Among other themes, Chantal Daniels spoke about some of the global ‘conflict resource’ initiatives to date and the struggle of NGOs to hold large companies to account to transparency standards and corporate social responsibility standards. Claude Kabemba then spoke about the global economic context for mining investment in Africa and the roles for regulating companies listed on the British stock exchange. Wolfgang Zeller spoke about the differences between prescriptive policy recommendation-oriented development reports and critically analytical policy analysis, and Jana Hönke spoke about the questionable distinctions that are often made between some of the so-called ‘legitimate’ and ‘illegitimate’ forms of mining (which have a tendency to bias in favour of large-scale mining enterprises, rather than small-scale/artisanal mining), and debate with students followed.

Claude Kabemba is the executive director of Southern Africa Resource Watch (SARW), an NGO that I have found particularly interesting as it has been quite prominent and also quite nuanced in its critiques of recent global policy developments on ‘conflict diamond’ issues. SARW reports have offered timely analysis that rethinks the roles of policymakers and civil society organisations vis-à-vis the Kimberley Process Certification Scheme. For those of you who might not be familiar with SARW’s publications, I recommend taking a moment to read them (or some of them!); SARW publications cover a range of mining issues and related conflict challenges in Africa. Claude Kabemba is from the DRC and has a wealth of experience in various countries and he has been serving as the Executive Director of SARW based in Johannesburg, where he lives. His visit to Edinburgh attracted a great deal of interest among students and faculty. Shortly before his visit, I had just read his report “Kimberley Process – Through an African Lens: Reimagining Responsibilities and Definitions in a Changing Mining Sector” (available on the SARW website), which provides a multi-layered critical analysis of recent global mining reform efforts. His work provides both policy analysis and geopolitical analysis of policymaking processes that strike at the heart of major mining sector reform disputes. Some of the messages that emerged from his talk in Edinburgh: the need to conceptualise the expansion of poorly regulated mining in Africa in the context of disputed global practices of investment and regulation; the need to historically contextualise current political developments in the mining sector, understanding colonial legacies and post-colonial injustices; the need for carefully understanding how mining developments can lead to experiences of local community dispossession; and the need for understanding the weak capacity of states to effectively and equitably manage mining. Notably, SARW is also involved directly in training some government bodies in Africa on mining sector management and has been at the forefront of efforts to form Africa-wide partnerships to try to tackle mining sector inequities.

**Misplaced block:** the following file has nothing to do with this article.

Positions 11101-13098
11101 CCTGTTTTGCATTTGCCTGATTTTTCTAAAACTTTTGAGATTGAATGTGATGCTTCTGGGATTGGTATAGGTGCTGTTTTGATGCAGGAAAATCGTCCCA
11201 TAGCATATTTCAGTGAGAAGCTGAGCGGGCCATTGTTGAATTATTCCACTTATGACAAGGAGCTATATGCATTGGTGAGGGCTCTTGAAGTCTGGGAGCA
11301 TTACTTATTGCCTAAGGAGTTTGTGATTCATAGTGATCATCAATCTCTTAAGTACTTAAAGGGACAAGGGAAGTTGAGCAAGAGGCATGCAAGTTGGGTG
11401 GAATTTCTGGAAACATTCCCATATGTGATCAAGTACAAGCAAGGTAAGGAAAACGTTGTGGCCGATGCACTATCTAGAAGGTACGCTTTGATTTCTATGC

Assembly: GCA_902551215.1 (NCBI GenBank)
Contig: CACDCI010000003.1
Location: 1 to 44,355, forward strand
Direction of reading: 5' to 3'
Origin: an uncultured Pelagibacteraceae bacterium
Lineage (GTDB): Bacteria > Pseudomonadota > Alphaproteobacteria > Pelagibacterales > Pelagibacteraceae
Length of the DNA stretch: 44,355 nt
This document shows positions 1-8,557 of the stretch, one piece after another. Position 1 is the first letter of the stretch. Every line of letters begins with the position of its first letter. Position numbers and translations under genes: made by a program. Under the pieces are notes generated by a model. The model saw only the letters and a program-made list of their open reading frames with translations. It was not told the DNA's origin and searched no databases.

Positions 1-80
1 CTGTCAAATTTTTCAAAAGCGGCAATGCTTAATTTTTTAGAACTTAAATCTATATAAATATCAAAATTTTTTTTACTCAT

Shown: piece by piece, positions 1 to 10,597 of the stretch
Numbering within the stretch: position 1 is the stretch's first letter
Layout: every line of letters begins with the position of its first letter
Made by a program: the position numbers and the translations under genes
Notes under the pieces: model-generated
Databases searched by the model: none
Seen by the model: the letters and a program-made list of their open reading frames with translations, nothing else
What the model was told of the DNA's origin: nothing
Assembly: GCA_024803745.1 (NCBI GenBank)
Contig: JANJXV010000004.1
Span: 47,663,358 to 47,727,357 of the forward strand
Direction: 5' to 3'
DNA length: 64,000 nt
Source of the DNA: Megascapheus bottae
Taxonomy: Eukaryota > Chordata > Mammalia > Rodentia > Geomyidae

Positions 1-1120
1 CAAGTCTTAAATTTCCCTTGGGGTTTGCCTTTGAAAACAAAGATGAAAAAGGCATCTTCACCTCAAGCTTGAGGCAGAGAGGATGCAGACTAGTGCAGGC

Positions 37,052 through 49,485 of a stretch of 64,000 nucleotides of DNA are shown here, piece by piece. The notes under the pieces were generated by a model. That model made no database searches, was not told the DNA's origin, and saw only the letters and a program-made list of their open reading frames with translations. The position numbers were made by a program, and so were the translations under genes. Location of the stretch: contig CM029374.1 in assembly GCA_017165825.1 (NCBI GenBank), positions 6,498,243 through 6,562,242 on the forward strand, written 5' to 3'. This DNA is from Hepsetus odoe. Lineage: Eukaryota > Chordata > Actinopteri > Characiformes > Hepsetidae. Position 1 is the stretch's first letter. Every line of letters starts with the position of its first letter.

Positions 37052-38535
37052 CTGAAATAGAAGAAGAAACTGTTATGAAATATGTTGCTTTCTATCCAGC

Some of these themes were further explored in the second event held this past week – an event at the Scottish Parliament on February 27, which was well attended by parliamentarians and members of the public, sponsored in part by the University of Edinburgh and led by Jana Hönke and Sara Dorman. Here Claude Kabemba delivered a lively presentation following Martin Plaut (former BBC Africa editor), who also delivered a fascinating presentation addressing social dimensions of resource extraction in Africa and the urgent need for reforms. Among other key messages in his speech: more attention needs to be given to efforts to radically reform resource extraction sectors in Africa, and he cited, for example, the work of Leigh Day, a legal firm that has recently been seeking to hold multinational mining companies accountable under international laws for human rights issues. Humza Yousaf, Scottish Minister of Foreign Affairs and Development, gave a presentation highlighting the importance of efforts to promote fair trade and strengthen Africa-Scottish relations, and Sarah Boyack, MSP for Lothian and Convenor of the International Development Cross Party Group, spoke further on the importance of fair trade and the work of development partnerships in Africa. In response to audience questions, the speakers urged for more attention on tackling secrecy and non-transparent practices in mining sector financing, investment and regulation.

These are all pressing issues and mining reform is now a hugely topical issue in Africa. It is great to see that many students were keenly engaged in both events. There is a great deal of interest in pursuing these issues more and notably: in April, the University of Edinburgh’s Centre of African Studies will be hosting its annual conference on the topic of “Mining and Political Transformations in Africa” (April 24-25, 2014). I warmly invite you to register for the conference and come and discuss some of these themes in further depth with a great group of speakers from various countries! Some of the presenters include Zitto Kabwe (Member of Parliament from Tanzania), Roy Maconachie (University of Bath), Deborah Bryceson (University of Oxford), Miles Larmer (University of Oxford), to name just a few… We have speakers from seven countries coming, a representative of ICMM (International Council on Mining and Metals) will be joining, among others, and it should provide lots of great opportunity for exploring recent research on mining in Africa and implications arising, for research and for policy-making. Registration form can be found here: